The timeline in the Bloomberg story on Hulu is that Hulu presented a plan to go international at the end of 2019. Iger and McCarthy were initially supportive and were to present at a Board meeting in Jan 2020.
Publicly, on the Q3 call in November they were asked about taking Hulu international and said they’d have more to say after the new year and that “we’re working through the formulation of a strategy in terms of what markets...”
On the Q4 call in Feb 2020, after the Jan Board meeting, Iger said

“We are working up a plan to take Hulu internationally. We actually have a lot of specifics around it”

“We do plan to begin rolling Hulu out, I’d say probably in 2021 internationally”
Then in August it’s announced that instead of Hulu, Star will be used as the international general entertainment network.
In October, Uday Shankar who built Hotstar into the market leader it is, said he was leaving…
Meanwhile the argument for Star instead of Hulu is that Hulu doesn’t have a brand name internationally and licenses its content. But that was true in 2019 and Feb 2020. So seems like an odd realization.

Another explanation is IMO crazy but seems may have played a role.
The idea that you would sacrifice value creation in Hulu because Comcast would participate in perhaps a couple billion of additional proceeds is bonkers.
Hulu remains one of the longest running strategic enigmas I've seen
If you weren't going to take Hulu International, why buy out Comcast? D+ clearly could stand on its own in the US. And if you didn't need Hulu I go back to why did they buy Fox? For NatGeo and the Simpsons? Clearly some hindsight here b/c no one knew D+ would be so successful but
this was a thread from when the Fox deal was first rumored

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More from @modestproposal1

4 Oct
Did he say this with a straight face? The balance sheet is a strategic tool? The wash-writedown-repeat cycle remains part of their DNA? Wonderful stuff here.
The attempts to paint the M&A spree as part of some strategic plan as opposed to just stumbling around, runs head first into the reporting about said deals
Read 5 tweets
19 Sep
Definitive evidence for the bored markets hypothesis:

“It’s better than the stock market,” Mr. Garcia said. “I got a bunch of these plants when they were in the double digits, and now they are in the four-digit realm.”…
Sounds vaguely familiar:

“Flora with sought-after features, such as splashes of color and holes in their leaves, are often the result of genetic mutations...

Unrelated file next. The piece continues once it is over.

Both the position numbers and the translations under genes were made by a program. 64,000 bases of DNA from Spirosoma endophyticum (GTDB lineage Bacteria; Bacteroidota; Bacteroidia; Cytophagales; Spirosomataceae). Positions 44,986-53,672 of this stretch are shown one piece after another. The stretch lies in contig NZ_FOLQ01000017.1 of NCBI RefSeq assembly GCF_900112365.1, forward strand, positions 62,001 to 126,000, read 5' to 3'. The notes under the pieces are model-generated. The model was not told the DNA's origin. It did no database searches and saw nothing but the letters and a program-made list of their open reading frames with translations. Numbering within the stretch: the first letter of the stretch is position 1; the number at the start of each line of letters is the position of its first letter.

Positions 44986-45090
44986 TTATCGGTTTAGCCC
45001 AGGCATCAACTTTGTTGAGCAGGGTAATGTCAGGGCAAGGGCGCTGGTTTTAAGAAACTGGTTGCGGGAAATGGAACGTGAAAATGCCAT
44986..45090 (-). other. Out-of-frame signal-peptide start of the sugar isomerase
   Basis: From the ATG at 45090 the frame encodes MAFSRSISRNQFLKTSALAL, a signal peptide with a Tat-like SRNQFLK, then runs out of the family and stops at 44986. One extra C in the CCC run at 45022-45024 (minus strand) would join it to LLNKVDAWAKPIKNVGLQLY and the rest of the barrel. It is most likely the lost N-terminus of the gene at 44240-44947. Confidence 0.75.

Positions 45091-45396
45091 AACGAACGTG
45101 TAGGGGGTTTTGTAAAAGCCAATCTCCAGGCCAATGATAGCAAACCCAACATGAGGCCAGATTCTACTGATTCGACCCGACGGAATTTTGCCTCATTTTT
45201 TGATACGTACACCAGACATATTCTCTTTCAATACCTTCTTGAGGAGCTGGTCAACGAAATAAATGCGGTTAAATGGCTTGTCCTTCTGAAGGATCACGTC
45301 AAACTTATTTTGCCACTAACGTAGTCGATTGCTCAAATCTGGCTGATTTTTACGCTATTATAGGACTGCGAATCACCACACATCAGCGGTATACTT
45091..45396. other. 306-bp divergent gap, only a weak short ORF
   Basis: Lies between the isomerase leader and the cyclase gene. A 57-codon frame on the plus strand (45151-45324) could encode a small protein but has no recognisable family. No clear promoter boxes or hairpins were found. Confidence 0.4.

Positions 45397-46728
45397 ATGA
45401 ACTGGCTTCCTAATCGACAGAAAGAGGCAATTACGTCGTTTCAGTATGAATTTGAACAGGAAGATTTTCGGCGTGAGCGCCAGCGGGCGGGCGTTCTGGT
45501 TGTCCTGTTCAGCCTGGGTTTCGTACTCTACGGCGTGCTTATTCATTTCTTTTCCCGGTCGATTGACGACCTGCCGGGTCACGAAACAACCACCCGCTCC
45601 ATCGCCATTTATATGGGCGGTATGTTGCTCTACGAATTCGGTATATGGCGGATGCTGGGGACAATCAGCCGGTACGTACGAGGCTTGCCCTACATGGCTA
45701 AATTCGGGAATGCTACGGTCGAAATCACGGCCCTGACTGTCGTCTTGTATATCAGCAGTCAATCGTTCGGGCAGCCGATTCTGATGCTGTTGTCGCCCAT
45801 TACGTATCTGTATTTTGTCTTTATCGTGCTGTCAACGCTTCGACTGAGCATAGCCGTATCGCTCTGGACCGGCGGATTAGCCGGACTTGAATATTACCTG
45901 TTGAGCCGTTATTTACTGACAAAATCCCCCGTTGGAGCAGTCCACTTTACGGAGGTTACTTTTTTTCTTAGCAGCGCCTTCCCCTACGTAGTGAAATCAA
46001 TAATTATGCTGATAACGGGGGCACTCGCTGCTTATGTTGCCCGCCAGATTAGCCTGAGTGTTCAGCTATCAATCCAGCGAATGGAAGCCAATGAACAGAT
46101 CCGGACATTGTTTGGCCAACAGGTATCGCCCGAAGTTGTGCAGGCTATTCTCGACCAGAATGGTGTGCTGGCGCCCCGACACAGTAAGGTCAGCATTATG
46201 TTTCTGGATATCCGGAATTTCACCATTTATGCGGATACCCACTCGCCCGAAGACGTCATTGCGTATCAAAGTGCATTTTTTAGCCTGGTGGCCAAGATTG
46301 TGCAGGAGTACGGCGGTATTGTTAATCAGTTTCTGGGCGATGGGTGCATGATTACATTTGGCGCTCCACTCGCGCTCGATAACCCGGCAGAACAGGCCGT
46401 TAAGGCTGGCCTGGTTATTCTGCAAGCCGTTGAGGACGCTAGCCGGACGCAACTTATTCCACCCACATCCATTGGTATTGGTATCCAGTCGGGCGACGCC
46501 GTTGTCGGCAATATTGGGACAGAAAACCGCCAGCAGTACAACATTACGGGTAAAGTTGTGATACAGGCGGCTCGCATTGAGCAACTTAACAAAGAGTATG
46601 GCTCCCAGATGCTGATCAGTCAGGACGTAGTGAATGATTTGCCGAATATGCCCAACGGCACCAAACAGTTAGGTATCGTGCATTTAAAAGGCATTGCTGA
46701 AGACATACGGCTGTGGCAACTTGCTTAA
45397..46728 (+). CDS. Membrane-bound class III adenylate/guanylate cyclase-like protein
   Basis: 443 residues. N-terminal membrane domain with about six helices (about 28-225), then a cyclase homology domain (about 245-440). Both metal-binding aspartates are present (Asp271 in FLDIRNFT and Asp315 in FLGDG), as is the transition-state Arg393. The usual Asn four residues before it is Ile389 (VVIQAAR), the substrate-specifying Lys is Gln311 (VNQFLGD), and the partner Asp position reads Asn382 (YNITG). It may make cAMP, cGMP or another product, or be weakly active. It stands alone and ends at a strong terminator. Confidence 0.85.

The ghostly white streaks of the Variegated Monstera Albo can send prices up to $250 per leaf.”
Ah yes:

“Longtime plant lovers say the craze for rare plants is reminiscent of a housing bubble, or the tulip mania that gripped the Netherlands during the 1600s, when bulb prices hit stratospheric heights before crashing.”
Read 8 tweets
16 Sep
This story of Will Danoff getting a muffin is fantastic Image
Amazing Image
“I was like, Herb, the great Warren Buffett says he got — he lost a lot of money in U.S. Air. How can you make money in the airline industry? And he said, Warren bet at the wrong airline” Image
Read 5 tweets
2 Sep
Concentration is the essence of an escalating euphoria. By late-stage cycles, many buyers are fixating on “winners” with the purchase motive being further stock gains, rather than any logic of long-term value.
Thus, as the market soars, attention is increasingly focused on those with the largest earnings and stock price gains, and interest in the B players falls away. (This concentration effect naturally favors larger companies, perhaps because they can better absorb a rising demand.)
The second principle is the outperformance of quality and low beta stocks in a rapidly-rising market. This is clearly odd behavior and is very rare, restricted as far as I can tell to some, but not all, late-stage bull markets.
Read 8 tweets
1 Sep
You cannot overstate how much AT&T rationalized their acquisitions and "strategy" of the last few years by citing addressable advertising. It was of course total nonsense, but to walk away from it now, is to publicly admit defeat. Image
Read 4 tweets
31 Aug
Departing Bernstein analyst's thoughts on investing in tech:

"There is a misguided obsession in many tech circles around predicting the future of technology. In contrast, I would posit that predicting the future is actually pretty easy - the hard part is making any money on it."
"In short, predicting the future of technology is easy: just look at what's already failed, and assume that somebody will eventually make a version that actually works."
"In the tech sector, linear extrapolation is a fools' errand because outcomes follow a power law distribution...

...when a technology really takes off, it really, really takes off - success in the tech industry is oftentimes mean-repelling rather than mean-reverting..."
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